Title: Learning to share knowledge for global agricultural progress

Authors: Simone Staiger-Rivas, Alessandra Galie, Bernhard Hack, Maria Alexandra Jorge, Vanessa Meadu, Florencia Tateossian, Gauri Salokhe, Nancy White

Addresses: International Center for Tropical Agriculture (CIAT), KM 18, Via Palmira, Cali, Colombia. ' Wageningen University, Via Tozzano 52a, Ascoli Piceno AP 63100, Italy. ' RE4D.net – Research & Evaluation for Development Via Tozzano 52a, Ascoli Piceno AP 63100, Italy. ' Bioversity International/ILRI P.O. Box 5689, Addis Ababa, Ethiopia. ' World Agroforestry Centre (ICRAF), United Nations Avenue, Gigiri, P.O. Box 30677, Nairobi GPO 00100, Kenya.' United Nations Development Programme (UNDP) 1 UN Plaza, New York, NY 10017, USA.' Food and Agriculture Organization of the United Nations (FAO) Viale delle Terme di Caracalla, 00153 Rome, Italy.' Full Circle Associates 7009 23rd Ave NE, Seattle, WA 98115, USA

Abstract: Web 2.0 tools combined with face-to-face methods offer new opportunities for better knowledge sharing across disciplines, languages and borders. This article comprises an overview and case studies – the personal accounts of six participants and one facilitator of a 2008 Workshop on Knowledge Sharing, sponsored by the Consultative Group on International Agricultural Research. It lays out the rationale for, and lessons learned from, those efforts, as well as from a second workshop hosted by the Food and Agriculture Organization of the United Nations. It explains why, in today|s culture of self-directed learning, group experiences remain essential. The authors describe their learning trajectories and application of knowledge sharing tools and methods in their work.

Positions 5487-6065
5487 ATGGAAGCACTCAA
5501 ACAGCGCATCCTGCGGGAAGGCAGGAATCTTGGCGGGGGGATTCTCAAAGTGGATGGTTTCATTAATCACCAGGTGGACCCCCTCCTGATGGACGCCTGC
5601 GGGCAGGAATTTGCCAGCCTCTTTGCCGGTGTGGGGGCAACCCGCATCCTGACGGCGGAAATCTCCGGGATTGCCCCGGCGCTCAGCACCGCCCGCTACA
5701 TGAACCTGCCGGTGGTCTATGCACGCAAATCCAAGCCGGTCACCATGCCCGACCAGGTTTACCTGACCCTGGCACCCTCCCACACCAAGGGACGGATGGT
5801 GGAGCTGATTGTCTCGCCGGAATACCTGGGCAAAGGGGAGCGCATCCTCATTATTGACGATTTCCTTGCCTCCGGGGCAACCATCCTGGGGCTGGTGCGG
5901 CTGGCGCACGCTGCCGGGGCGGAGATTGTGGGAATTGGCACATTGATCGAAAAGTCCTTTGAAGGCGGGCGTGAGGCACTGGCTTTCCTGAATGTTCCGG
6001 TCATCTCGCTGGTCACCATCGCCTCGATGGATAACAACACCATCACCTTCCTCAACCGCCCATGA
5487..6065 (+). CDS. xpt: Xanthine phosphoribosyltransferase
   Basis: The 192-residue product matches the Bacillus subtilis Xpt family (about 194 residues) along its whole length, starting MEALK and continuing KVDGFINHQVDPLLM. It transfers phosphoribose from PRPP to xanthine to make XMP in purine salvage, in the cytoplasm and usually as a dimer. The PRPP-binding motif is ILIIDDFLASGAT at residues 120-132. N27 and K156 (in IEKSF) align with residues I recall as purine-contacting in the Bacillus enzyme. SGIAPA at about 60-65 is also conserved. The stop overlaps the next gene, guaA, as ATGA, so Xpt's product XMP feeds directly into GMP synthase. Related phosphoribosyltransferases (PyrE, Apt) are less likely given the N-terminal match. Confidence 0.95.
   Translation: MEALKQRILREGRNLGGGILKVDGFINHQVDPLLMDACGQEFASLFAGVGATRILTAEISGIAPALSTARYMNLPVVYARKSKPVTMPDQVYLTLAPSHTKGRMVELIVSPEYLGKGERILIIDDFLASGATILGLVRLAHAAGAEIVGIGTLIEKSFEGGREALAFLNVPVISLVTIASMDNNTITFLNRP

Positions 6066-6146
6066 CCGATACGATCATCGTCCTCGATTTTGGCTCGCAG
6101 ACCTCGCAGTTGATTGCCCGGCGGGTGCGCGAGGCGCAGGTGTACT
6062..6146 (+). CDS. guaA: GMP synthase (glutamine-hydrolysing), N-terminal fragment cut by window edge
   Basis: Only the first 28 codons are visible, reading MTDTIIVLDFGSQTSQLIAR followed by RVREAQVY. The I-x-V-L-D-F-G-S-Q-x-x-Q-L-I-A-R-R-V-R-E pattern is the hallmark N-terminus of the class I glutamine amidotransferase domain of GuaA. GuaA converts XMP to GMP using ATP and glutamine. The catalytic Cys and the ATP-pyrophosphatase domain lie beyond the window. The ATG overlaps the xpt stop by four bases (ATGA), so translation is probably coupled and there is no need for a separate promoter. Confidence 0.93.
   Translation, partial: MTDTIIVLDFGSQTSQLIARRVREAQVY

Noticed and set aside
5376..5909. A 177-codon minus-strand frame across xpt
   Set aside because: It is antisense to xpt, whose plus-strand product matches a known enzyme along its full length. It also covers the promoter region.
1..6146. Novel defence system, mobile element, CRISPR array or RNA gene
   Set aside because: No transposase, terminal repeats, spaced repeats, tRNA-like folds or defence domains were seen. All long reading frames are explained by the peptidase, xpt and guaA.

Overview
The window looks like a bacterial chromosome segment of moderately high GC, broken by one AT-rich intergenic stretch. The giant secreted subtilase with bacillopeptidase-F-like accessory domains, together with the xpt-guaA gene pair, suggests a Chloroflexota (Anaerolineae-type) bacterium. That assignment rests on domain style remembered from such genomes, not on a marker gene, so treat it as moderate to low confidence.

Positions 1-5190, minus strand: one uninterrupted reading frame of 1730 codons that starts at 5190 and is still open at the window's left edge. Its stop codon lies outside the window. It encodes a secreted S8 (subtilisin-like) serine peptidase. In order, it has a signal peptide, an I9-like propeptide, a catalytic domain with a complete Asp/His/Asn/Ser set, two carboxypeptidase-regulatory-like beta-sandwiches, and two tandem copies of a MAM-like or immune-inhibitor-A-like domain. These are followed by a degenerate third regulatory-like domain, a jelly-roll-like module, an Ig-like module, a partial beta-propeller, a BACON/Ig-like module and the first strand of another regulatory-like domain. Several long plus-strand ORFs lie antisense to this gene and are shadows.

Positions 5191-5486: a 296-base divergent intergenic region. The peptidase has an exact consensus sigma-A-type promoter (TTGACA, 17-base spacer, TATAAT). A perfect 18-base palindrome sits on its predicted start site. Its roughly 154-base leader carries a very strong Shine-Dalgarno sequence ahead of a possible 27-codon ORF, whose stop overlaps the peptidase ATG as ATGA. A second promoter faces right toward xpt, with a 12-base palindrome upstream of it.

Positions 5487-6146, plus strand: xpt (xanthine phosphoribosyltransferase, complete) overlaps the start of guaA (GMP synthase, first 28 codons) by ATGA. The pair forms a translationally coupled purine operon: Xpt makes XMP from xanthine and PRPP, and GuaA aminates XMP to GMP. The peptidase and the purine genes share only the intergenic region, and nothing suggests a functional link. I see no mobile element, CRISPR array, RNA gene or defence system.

Keywords: agricultural development; ICT; information technology; communications technology; Web 2.0; internet; world wide web; workshops; knowledge sharing; Food and Agriculture Organization; FAO; UN; United Nations; Consultative Group on International Agricultural Research; CGIAR; KM; knowledge management; capacity strengthening; face-to-face communication; self-directed learning; group experiences; learning trajectories; farming; virtual communities; web based communities; online communities; learning communities; web based research networks.

DOI: 10.1504/IJWBC.2010.032236

International Journal of Web Based Communities, 2010 Vol.6 No.2, pp.209 - 226

Published online: 17 Mar 2010 *

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